Oct 12, 2013; Manhattan, KS, USA; Kansas State Wildcats defensive end Ryan Mueller (44) celebrates a fumble recovery during a 35-25 loss to the Baylor Bears at Bill Snyder Family Stadium. Mandatory Credit: Scott Sewell-USA TODAY Sports

Walk-Ons Form The Foundation of K-State's Defense

Mandatory Credit: Jasen Vinlove-USA TODAY Sports


Three weeks ago, I reluctantly questioned the direction of Bill Snyder’s football program. Following the third straight loss to open conference play and a 2-4 record, I wondered if someone else was pulling the strings at K-State.

I should probably apologize.

K-State has won three straight games now and even if that question was valid at the time, there is no question now. Coming off its best and most complete performance of the season, Bill Snyder is still in charge of the Wildcats.

The conference schedule the Big 12 offices handed K-State this season, against the top three teams in the Big 12, was less than ideal for a program that was trying to replace two of its best players in school history, Arthur Brown and Colin Klein. The combined record of the teams that handed K-State its four losses, is 32-3.

Snyder’s program tends to rebuild rather than reload. Rebuilding takes patience and patience isn’t something that is prevalent in today’s college football environment. But Snyder adheres to a different set of rules than most if not all other coaches at the BCS level.

He’s never recruited on a level that allows that. He’s more likely to invest in a player that he believes will fall in line with his 16 goals and his value system, rather than one that Rivals.com or Scouts.com rates as a four or five star talent based on potential.

He had to replace nine starters on defense, and it had growing pains early in the season. Just look at the game winning drive North Dakota put together in the opening game if the year. It was a methodical, eight minute and 30 second drive, that the defense just couldn’t find a way to stop, leaving the Wildcats with only 28 seconds to answer.

It’s how he’s replaced those nine starters that has been so impressive. It is nothing unusual for his tenure at K-State, but it is rare that a defending conference champion from a BCS school would have to do it this way, using a combination of walk-ons and players that didn’t receive much attention from other BCS level schools, except for K-State.

K-State fans have long been aware that the recruiting services never think much of Snyder’s recruiting classes and he doesn’t think much of them. Snyder and defensive coordinator Tom Hayes have done more with less this season than in any other year I can remember.

Four starters on defense are walk-ons or former walk-ons, including Ryan Mueller who leads the nation in sacks with 10.5, and on Monday was named the Big 12 Defensive Player of the week for the second straight time. Linebacker Jonathan Truman, and cornerbacks Randall Evans and Dorrian Roberts also made their way to Manhattan as walk-ons. Evans and Mueller will likely receive some sort of post season accolades, with Mueller looking more and more like an All-American and Big 12 Defensive Player of the Year.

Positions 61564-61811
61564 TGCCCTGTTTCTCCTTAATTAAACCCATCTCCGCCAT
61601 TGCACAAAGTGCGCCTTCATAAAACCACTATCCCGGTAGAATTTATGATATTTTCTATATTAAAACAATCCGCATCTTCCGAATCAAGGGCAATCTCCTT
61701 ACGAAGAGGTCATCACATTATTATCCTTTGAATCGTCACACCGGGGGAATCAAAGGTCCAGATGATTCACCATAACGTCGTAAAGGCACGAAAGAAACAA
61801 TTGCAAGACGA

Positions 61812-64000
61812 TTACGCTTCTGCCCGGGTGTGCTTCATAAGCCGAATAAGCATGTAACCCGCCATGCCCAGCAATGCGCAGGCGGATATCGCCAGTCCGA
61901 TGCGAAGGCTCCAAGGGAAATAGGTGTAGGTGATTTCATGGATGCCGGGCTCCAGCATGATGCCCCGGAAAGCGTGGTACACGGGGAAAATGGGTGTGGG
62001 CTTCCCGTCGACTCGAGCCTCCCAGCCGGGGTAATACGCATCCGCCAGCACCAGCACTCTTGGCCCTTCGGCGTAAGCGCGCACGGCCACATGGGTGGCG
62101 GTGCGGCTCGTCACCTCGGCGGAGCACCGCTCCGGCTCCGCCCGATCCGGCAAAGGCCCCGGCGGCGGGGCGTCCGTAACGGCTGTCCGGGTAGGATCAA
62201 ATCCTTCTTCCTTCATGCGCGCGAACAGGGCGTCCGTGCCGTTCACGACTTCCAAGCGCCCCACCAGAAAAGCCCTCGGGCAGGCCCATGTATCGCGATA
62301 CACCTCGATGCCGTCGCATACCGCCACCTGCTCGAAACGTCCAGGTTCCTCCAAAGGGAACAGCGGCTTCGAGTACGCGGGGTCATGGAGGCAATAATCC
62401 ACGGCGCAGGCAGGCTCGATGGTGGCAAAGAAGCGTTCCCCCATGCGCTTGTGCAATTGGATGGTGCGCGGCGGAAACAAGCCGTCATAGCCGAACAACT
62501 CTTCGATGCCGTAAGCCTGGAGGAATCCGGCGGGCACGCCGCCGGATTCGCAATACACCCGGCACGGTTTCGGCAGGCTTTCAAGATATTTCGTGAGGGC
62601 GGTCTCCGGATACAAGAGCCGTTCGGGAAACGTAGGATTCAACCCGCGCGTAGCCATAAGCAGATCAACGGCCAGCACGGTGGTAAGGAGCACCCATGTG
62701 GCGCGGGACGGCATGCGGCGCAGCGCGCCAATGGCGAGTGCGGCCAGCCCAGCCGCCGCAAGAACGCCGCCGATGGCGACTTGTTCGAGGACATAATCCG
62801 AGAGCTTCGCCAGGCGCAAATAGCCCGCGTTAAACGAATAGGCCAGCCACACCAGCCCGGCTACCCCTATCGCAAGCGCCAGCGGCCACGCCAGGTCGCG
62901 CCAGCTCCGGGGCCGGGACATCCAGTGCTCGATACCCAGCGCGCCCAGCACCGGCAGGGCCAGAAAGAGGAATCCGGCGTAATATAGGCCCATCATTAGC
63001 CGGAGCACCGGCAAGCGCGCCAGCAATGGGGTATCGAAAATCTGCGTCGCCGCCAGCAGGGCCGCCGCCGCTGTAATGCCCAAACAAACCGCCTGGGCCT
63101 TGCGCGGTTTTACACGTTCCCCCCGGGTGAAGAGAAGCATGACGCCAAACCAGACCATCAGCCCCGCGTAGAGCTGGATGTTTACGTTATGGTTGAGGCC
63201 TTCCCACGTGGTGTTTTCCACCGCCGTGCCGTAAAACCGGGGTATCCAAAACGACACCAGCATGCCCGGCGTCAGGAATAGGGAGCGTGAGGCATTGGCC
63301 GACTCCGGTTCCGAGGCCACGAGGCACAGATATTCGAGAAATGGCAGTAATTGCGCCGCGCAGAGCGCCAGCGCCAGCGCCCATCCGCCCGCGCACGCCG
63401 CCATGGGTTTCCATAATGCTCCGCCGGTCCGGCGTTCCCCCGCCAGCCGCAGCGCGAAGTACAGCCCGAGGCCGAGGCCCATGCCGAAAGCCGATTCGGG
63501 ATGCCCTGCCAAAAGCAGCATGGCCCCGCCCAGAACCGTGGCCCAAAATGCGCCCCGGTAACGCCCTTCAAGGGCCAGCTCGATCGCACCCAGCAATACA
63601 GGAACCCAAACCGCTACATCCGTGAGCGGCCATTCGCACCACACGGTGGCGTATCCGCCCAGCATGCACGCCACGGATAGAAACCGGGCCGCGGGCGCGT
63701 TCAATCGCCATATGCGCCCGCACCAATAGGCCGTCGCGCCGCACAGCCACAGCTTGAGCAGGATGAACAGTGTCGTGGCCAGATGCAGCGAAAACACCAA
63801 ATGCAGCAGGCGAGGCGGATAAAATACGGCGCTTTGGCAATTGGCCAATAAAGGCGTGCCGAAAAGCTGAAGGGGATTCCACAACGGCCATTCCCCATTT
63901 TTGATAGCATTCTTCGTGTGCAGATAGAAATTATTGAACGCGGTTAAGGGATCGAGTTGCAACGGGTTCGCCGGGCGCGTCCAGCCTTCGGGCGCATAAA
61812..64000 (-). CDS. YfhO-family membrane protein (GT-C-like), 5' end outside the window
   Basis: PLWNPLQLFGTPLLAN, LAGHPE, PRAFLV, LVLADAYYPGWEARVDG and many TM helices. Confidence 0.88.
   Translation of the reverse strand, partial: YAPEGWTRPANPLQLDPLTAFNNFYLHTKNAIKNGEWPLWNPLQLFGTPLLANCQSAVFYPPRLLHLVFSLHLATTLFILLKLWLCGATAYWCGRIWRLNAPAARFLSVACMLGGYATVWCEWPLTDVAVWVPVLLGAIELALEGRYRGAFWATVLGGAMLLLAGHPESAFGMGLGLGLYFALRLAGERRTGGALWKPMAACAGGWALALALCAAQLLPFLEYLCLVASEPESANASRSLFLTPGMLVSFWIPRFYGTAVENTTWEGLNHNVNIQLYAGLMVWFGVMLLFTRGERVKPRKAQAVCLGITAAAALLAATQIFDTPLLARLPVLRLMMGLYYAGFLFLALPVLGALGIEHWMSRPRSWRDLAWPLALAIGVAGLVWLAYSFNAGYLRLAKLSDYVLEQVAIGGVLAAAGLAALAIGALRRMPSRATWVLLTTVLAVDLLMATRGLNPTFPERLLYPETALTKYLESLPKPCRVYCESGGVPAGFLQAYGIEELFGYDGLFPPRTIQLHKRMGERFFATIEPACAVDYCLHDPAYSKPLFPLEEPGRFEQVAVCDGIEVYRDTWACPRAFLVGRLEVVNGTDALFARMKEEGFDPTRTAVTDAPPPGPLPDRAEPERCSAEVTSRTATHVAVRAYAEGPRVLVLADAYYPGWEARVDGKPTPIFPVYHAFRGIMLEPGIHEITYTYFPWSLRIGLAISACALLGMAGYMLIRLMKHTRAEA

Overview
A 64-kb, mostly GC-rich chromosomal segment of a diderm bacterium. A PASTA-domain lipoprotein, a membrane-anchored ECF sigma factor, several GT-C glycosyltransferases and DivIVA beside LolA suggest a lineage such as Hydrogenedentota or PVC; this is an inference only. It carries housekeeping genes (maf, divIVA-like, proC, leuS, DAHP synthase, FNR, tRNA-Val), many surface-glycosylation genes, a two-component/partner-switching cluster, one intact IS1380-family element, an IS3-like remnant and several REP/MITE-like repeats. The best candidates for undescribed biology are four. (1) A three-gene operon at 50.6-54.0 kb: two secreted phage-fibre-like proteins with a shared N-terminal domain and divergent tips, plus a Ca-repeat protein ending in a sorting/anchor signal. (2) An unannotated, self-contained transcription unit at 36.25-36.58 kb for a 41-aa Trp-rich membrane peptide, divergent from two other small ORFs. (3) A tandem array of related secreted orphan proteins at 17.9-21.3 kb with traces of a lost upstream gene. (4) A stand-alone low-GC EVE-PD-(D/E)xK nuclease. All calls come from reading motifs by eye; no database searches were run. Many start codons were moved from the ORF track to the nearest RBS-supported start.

Mueller, a graduate of St. Thomas Aquinas has been going non-stop since he first set foot on the field in a K-State uniform two years ago. His playing time has increased each year, his first two seasons seeing the field primarily on third and long. This season, as the starting defensive end, he has flourished. His motor is unmatched. Against Baylor he had one of the coolest plays I’ve ever seen on a football field. He had an awesome highlight video of his senior year in high school that he posted to YouTube, so its hard to understand how he couldn’t at least earn two stars or a BCS-level scholarship offer.

Using the Rivals.com rankings, the average number of stars of the Wildcats’ first team defense is a star and a half. Stars matter at most places, but Snyder seems to see something in players, and squeezes every ounce out of them. Never more than this year.

No other Big 12 team lists a defensive starter that is a former or current walk-on, let alone the four that K-State runs out there.  Only four of the Wildcat defensive starters even received a scholarship offer from a BCS level program out of high school or junior college.

It’s a testament to the players and the coaching staff that this collection of players that were hardly on any other Big 12 programs radar. The Wildcats are currently fifth in the conference in total defense with these players. Yes, K-State has recruited, and sometimes landed, the five-star recruit. But it has never worked out. The names Chris Boggas, Daniel Davis and Peni Holakeituai all make K-State fans shake their heads with disappointment.

All three were big-time recruits about 10 years ago, that every team in the nation was after. Bill Snyder landed them and none of the three made any impact whatsoever. But guys like John McGraw, Rock Cartwright, Ian Campbell and most famously Jordy Nelson came in, walked on, and agreed to do things the Snyder way. The way Mueller and friends have this season.

I’m not sure this is a sustainable or smart recipe to build a defense. I bet even Snyder would tell you that. But it’s hard to argue with the success K-State has had with its walk-on program.  Next season, the Wildcats should only have to replace four starters on the defensive side of the ball. Mueller, Evans and Truman all return, and  if Snyder and Hayes can find guys to buy into the system and program like those three have, the defense could be even better.


Tags: Bill Snyder Kansas State Wildcats Ryan Mueller

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